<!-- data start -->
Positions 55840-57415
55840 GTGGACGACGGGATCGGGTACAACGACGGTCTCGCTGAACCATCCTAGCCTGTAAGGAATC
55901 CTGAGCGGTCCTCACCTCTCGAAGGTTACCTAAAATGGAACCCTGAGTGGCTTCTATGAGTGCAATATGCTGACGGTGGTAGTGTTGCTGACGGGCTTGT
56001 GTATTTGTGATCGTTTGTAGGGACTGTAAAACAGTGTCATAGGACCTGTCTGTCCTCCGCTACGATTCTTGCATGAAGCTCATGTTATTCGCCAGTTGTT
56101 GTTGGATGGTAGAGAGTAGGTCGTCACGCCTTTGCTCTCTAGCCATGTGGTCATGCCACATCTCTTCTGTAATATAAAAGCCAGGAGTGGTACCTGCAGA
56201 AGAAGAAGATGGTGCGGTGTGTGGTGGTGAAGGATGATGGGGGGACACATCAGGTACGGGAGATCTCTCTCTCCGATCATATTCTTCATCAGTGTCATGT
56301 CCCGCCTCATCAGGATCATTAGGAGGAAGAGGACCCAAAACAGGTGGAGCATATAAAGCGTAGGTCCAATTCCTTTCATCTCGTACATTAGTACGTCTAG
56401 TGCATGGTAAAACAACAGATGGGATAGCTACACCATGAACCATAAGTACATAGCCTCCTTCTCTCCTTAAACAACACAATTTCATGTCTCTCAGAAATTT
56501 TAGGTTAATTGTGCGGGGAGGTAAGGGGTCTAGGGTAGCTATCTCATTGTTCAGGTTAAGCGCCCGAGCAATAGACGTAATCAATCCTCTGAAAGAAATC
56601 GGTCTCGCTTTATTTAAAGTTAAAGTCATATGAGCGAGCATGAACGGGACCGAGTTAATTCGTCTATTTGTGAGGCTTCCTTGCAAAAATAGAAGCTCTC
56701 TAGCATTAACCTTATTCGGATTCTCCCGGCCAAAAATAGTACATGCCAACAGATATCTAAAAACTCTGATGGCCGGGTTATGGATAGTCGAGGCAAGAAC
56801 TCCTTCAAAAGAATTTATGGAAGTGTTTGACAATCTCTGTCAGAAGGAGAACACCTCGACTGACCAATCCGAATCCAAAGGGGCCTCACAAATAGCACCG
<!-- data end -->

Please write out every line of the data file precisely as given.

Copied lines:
Positions 55840-57415
55840 GTGGACGACGGGATCGGGTACAACGACGGTCTCGCTGAACCATCCTAGCCTGTAAGGAATC
55901 CTGAGCGGTCCTCACCTCTCGAAGGTTACCTAAAATGGAACCCTGAGTGGCTTCTATGAGTGCAATATGCTGACGGTGGTAGTGTTGCTGACGGGCTTGT
56001 GTATTTGTGATCGTTTGTAGGGACTGTAAAACAGTGTCATAGGACCTGTCTGTCCTCCGCTACGATTCTTGCATGAAGCTCATGTTATTCGCCAGTTGTT
56101 GTTGGATGGTAGAGAGTAGGTCGTCACGCCTTTGCTCTCTAGCCATGTGGTCATGCCACATCTCTTCTGTAATATAAAAGCCAGGAGTGGTACCTGCAGA
56201 AGAAGAAGATGGTGCGGTGTGTGGTGGTGAAGGATGATGGGGGGACACATCAGGTACGGGAGATCTCTCTCTCCGATCATATTCTTCATCAGTGTCATGT
56301 CCCGCCTCATCAGGATCATTAGGAGGAAGAGGACCCAAAACAGGTGGAGCATATAAAGCGTAGGTCCAATTCCTTTCATCTCGTACATTAGTACGTCTAG
56401 TGCATGGTAAAACAACAGATGGGATAGCTACACCATGAACCATAAGTACATAGCCTCCTTCTCTCCTTAAACAACACAATTTCATGTCTCTCAGAAATTT
56501 TAGGTTAATTGTGCGGGGAGGTAAGGGGTCTAGGGTAGCTATCTCATTGTTCAGGTTAAGCGCCCGAGCAATAGACGTAATCAATCCTCTGAAAGAAATC
56601 GGTCTCGCTTTATTTAAAGTTAAAGTCATATGAGCGAGCATGAACGGGACCGAGTTAATTCGTCTATTTGTGAGGCTTCCTTGCAAAAATAGAAGCTCTC
56701 TAGCATTAACCTTATTCGGATTCTCCCGGCCAAAAATAGTACATGCCAACAGATATCTAAAAACTCTGATGGCCGGGTTATGGATAGTCGAGGCAAGAAC
56801 TCCTTCAAAAGAATTTATGGAAGTGTTTGACAATCTCTGTCAGAAGGAGAACACCTCGACTGACCAATCCGAATCCAAAGGGGCCTCACAAATAGCACCG